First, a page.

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High Yield Bond Reallocation?
10/25/2019 9:10 am EST
It’s time to reallocate some of your high yield bond exposure from long-term to shorter-term, writes Joon Choi.
As the Federal Reserve reversed its stance from raising to neutral to cutting rates, all asset classes are faring well this year. Within the fixed income class, the high yield bond sector is performing the best. The SPDR Barclay High Yield Bond ETF (JNK) is up 13.4% year-to-date. As investors continue to chase higher income and drive down yields, should we be worried? The high yield sector may be overbought, and shorter-term high yield bonds may be a better alternative.
Overview of JNK and SJNK
JNK is a high yield bond ETF that was created in December 2007 after the stock market peaked a few months before. It’s the second most liquid EFT in the high yield space; the iShares iBoxx $ High Yield Corporate Bond ETF (HYG) has twice the assets but they have performed the same since 2008. The SPDR Bloomberg Barclays Short Term High Yield Bond ETF (SJNK) is a shorter-term high yield bond ETF that was launched in March 2012. This ETF’s benefit is that it has lower interest rate risk, as the average maturity of bonds in the portfolio is only about half of JNK’s: 3.2 vs. 6 years respectively. Similarly, its duration (a measure of interest rate sensitivity) is 1.6 years compared to 3.1 years for JNK.
Since SJNK’s inception, it has trailed JNK’s return by 0.9% per year (4.1% vs. 5%) but with one third less volatility measured by standard deviation. In short, investors are willing to trade off some return for lower volatility when they invest in SJNK over JNK.
JNK overbought vs. SJNK?
Even though JNK has performed well this year, it’s currently stuck at the same level for the last six weeks. It appears that investors are waiting for more clarity on the Fed’s decision later this month and an update on the trade dispute with China. In order to analyze the relative valuations between JNK and SJNK, I divided the former by the later to create a relative strength indicator. As you can see on the bottom half of Chart 1, the relative strength has increased sharply since the stock market lows in late December. In fact, JNK has outperformed SJNK by 6.3% during this period (Point B) which led to a large separation between the two equity curves (top section of Chart 1 below).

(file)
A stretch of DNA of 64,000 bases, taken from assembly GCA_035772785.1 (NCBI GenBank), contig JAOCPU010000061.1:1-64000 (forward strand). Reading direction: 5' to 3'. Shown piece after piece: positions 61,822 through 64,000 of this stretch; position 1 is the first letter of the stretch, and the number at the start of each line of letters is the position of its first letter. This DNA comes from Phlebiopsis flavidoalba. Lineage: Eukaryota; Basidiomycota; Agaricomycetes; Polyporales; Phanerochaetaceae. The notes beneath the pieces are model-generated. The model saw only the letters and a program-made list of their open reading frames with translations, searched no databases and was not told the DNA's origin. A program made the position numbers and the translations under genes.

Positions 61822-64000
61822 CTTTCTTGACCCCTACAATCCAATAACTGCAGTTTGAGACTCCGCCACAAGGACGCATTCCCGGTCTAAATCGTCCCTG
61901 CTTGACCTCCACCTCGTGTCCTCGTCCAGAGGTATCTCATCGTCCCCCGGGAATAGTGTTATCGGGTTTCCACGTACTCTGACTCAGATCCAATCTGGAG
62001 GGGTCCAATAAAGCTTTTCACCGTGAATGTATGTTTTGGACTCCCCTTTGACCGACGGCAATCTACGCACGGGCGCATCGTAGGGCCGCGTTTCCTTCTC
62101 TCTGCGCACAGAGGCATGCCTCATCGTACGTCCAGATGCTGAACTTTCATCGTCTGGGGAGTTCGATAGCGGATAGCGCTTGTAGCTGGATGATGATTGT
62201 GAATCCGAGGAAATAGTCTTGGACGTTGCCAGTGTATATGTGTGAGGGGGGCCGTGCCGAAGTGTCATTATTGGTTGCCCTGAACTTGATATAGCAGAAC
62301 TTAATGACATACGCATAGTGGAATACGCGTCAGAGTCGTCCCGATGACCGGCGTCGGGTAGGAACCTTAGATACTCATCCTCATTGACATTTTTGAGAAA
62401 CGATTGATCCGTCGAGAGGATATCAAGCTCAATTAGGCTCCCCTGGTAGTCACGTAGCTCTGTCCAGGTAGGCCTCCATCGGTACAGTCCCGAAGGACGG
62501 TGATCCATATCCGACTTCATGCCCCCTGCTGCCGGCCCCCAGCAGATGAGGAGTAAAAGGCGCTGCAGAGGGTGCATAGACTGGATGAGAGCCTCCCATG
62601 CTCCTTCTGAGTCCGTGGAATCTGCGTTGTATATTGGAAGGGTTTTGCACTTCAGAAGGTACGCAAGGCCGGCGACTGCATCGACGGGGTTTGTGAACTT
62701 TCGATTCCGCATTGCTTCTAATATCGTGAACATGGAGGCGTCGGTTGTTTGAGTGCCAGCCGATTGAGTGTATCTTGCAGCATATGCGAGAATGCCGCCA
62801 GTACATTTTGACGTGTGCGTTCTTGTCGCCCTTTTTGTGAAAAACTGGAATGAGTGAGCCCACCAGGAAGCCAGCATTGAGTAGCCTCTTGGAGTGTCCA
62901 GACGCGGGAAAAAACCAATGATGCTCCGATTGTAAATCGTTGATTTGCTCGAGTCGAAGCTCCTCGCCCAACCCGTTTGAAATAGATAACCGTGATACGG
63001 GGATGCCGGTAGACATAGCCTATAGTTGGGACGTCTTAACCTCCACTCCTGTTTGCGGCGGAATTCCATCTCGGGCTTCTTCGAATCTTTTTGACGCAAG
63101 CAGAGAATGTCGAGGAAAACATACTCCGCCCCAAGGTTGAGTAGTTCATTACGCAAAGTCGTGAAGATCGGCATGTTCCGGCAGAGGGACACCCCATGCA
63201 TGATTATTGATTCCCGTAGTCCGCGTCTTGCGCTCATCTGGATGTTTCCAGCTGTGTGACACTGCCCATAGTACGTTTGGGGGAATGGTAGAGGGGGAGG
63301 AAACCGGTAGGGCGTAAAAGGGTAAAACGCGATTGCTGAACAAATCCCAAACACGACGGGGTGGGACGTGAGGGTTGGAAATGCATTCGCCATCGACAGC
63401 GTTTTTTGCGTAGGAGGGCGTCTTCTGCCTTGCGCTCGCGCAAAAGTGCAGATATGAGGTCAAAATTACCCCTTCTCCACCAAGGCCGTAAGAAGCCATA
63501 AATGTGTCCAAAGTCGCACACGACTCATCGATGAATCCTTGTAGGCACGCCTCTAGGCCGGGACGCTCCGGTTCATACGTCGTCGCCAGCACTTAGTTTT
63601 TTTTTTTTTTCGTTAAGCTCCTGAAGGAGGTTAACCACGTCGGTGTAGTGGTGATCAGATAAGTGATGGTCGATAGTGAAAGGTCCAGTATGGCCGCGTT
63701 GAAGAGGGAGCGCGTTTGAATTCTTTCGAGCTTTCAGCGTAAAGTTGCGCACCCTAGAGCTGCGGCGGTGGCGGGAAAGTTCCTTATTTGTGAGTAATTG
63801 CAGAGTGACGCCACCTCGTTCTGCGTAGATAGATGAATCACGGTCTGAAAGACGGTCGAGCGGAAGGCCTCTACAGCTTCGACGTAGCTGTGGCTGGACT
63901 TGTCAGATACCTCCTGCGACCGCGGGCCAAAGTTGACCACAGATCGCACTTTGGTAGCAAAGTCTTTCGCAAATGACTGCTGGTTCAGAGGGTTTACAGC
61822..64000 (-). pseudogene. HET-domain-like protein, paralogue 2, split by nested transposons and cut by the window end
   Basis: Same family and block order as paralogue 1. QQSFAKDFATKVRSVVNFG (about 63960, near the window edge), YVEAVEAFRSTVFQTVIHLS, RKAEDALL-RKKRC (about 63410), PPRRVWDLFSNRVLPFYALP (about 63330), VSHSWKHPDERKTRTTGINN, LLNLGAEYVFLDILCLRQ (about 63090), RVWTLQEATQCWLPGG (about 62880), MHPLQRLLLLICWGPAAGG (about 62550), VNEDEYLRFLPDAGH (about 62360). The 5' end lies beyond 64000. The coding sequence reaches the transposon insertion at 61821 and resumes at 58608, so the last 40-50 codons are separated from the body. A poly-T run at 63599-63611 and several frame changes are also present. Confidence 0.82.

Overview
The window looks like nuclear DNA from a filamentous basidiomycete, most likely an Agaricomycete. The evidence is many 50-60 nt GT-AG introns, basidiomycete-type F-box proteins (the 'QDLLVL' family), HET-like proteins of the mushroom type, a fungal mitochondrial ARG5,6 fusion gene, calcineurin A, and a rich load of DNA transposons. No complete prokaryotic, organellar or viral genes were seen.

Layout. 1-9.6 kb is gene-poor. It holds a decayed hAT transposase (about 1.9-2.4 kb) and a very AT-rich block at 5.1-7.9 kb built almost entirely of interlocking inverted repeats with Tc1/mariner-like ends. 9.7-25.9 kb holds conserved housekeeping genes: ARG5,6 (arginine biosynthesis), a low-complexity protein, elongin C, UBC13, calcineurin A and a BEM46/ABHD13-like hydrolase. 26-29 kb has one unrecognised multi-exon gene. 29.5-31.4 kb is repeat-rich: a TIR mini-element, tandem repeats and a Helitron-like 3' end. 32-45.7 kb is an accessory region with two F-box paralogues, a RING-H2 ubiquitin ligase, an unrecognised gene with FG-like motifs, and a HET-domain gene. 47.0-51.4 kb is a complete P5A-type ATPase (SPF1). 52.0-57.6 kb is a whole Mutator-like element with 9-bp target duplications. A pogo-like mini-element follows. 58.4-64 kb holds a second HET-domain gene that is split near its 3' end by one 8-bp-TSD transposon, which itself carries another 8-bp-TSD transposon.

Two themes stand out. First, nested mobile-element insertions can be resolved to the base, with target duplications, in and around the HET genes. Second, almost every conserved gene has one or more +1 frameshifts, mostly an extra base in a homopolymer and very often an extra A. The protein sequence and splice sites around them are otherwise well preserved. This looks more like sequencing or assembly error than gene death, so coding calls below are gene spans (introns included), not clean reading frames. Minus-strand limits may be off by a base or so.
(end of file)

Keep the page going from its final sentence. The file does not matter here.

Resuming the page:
The last time JNK sharply outperformed SJNK was in 2013-14 when it gained 6.2% more than SJNK; albeit it took few months longer. JNK’s equity curve was stretched above SJNK’s (Point A), similar to the current situation. This outperformance was followed by a 15 and 17% correction in the ETFs respectively. It took 57 months for JNK/SJNK relative strength to make new highs. This suggests that SJNK would have been a better investment choice over JNK during the period since it had same returns but with much less volatility. If history serves as a guide, we may experience a similar path between the two ETFs. My analysis suggests that shorter-dated high yield bonds may offer better value than longer ones.
To my surprise, the 30-day SEC yields are similar for JNK and SJNK: 5.26% vs. 5.13% respectively. This means that investors are barely being compensated for holding longer-dated bonds. This phenomenon intrigued me, so I compared the historical yields of these two ETFs. Unfortunately, I could not obtain prior SEC yields; thus, I calculated the 12-month dividend distribution yield by adding the trailing 12-month dividends and then divided the total by the average price during the time span.
When I charted the past dividend distribution yield, I noticed that JNK’s 12-month dividend distribution yield was actually lower than SJNK’s; 5.67% vs. 5.69% respectively (see chart 2 below). The only other occasion when JNK distributed less (in %) than SJNK was in 2017 (point A on chart). JNK was flat in the ensuing 14 months whereas, SJNK gained 2%; not much but still better than JNK.
Low yields around the world are forcing investors to pile into the U.S. high yield bonds resulting in lower yields. Longer-dated high yield bonds like JNK, seem to be overcrowded as their average dividend distribution yield is lower than that of shorter-dated ones like SJNK.
In addition, JNK/SJNK relative strength indicates that JNK may have rallied too much versus SJNK and as a result may underperform SJNK for the foreseeable future. I recommend replacing some of your high yield bond exposure with shorter-term investments such as SJNK. Although this sector seems overbought, high yield bonds are too valuable for an allocation reduction. That’s why it is so important to utilize an effective high yield model to improve returns while containing the risk. I have uncovered a few short-duration high yield bond funds that perform better than SJNK on our high yield model and we have begun using these for clients.
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